Local Tibetan leader killed in hit-and-run
BY JON SEIDEL Staff Reporter email@example.com November 13, 2012 7:06AM
The street scene at the intersection of Devon and Maplewood looking East up Devon avenue where 44 year old Tsering Dorjee was a fatal victim in a hit and run incident that happened last night in Chicago. | Al Podgorski~Chicago Sun-Times
Updated: December 15, 2012 6:16AM
When Kalsang Wangmo’s mother-in-law called from India to ask about her son Tuesday morning, the Rogers Park woman couldn’t bring herself to tell the truth.
She told Tsering Dorjee’s mother he was getting ready for work.
“I just said that, ‘Oh, he’s in the shower,’” Wangmo said. “I can’t tell her. She had a heart problem.”
The truth was Dorjee, 44, was killed Monday night after he and his brother-in-law were struck by a car in a hit-and-run collision in the West Ridge neighborhood on the North Side.
Dorjee was pronounced dead at St. Francis Hospital in Evanston at 11:30 p.m., according to the Cook County Medical Examiner’s Office. Dakpa Jorden, Wangmo’s brother, was also injured. Wangmo said he suffered a fractured neck and leg and expected to go into surgery Tuesday morning.
The two men were crossing a street near West Devon and North Maplewood about 6 p.m. when they were hit by a motorist driving a dark-blue Volkswagen Beetle with the Illinois license plate P121817, police said.
Dorjee immigrated from India under asylum about 18 years ago, his wife said, adding he only became a U.S. citizen last month. He was a leader within the Tibetan Alliance of Chicago, Wangmo said, and he was the vice president of the Rogers Park Chamber of Commerce.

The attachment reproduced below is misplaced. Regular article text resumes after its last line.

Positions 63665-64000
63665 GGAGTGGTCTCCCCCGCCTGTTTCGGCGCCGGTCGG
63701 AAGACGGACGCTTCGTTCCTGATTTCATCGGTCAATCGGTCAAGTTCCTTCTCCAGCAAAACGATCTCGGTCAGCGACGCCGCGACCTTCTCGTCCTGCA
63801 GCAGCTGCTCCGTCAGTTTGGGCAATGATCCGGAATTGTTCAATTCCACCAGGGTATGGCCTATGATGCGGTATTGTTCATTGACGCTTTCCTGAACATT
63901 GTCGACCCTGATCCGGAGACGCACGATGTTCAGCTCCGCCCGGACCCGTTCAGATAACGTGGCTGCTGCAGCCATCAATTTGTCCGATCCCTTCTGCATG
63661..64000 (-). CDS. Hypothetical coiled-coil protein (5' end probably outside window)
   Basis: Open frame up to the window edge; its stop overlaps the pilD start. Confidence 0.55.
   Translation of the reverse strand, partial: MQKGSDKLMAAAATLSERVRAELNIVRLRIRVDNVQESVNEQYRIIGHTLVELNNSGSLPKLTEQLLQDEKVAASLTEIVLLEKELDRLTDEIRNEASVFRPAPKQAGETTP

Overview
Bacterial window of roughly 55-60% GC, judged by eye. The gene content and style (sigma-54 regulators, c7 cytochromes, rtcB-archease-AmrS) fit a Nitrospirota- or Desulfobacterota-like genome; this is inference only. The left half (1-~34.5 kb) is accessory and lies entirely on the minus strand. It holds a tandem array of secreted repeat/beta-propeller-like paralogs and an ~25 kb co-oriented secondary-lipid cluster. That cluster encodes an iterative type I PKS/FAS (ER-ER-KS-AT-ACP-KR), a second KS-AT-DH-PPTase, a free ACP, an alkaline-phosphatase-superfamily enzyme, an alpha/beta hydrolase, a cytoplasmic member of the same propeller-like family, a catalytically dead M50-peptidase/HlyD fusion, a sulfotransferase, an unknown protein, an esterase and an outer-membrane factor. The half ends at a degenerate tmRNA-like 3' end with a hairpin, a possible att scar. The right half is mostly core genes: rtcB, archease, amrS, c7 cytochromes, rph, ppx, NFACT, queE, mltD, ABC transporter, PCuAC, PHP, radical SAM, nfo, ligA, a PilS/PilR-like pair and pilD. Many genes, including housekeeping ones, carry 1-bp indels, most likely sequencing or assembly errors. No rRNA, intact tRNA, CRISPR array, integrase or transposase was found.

“Tsering was a great man,” said Autumn Davids, the chamber’s secretary. “He was very much a family man. His great ability when it came to the chamber was he taught every single member of the board how to open their mind enough to accept the cultural differences when it comes to areas like Clark Street and like Devon Avenue.”
Then she added, “It takes a monster to drive away after someone’s hurt.”
Wangmo was in tears Tuesday as she talked about her husband, a man she’s known since she was 8 or 9 years old. They went to the same high school in India, she said, but fell out of touch when he moved to the United States. They were reunited when Dorjee, while living in Chicago, saw her father during a visit to India. He gave Dorjee her phone number.
Together the couple had three boys — Tenzin Thinlay, 6, Tenzin Dhargyal, 3 and Tenzin Jordan, 1 — who roamed their apartment Tuesday amid Mickey Mouse toys and children’s bicycles while Sesame Street played on the television. They had yet to fully understand what happened to their father.
Wangmo said she doesn’t know what her husband and brother-in-law were doing when they crossed the street Monday night. Their work schedules made it difficult to spend time together, she said. Jorden works for Panera Bread, she said, while Dorjee worked for the Cook County Clerk’s Office for 14 years.
“Tsering Dorjee was a much-loved member of my Vital Records staff since 1998,” said Cook County Clerk David Orr. “Tsering was an incredibly kind soul and dedicated public servant. News of his death this morning brought his co-workers to tears. Our deepest condolences go to his wife, children and family. He will be dearly missed.”
Lhakpa Tsering and Karma Dhargyal of the Tibetan Alliance of Chicago visited Wangmo’s apartment to offer condolences, as well. They said about 300 people make up the local Tibetan Alliance, but the group has never experienced such a sudden, unexpected death.
“We seek the justice for the death,” Lhakpa Tsering said. “We want to seek the justice, and the perpetrator has to be prosecuted.”
The men also said they wanted to help Wangmo. But the stay-at-home mother was already wondering Tuesday how she and the boys will survive without Dorjee, who worked to support his family while she took care of the children at home.
Wangmo said they’ll likely be forced to move back to India. At least there, she said, they’ll have family.
“I don’t know nobody here in Chicago,” Wangmo said.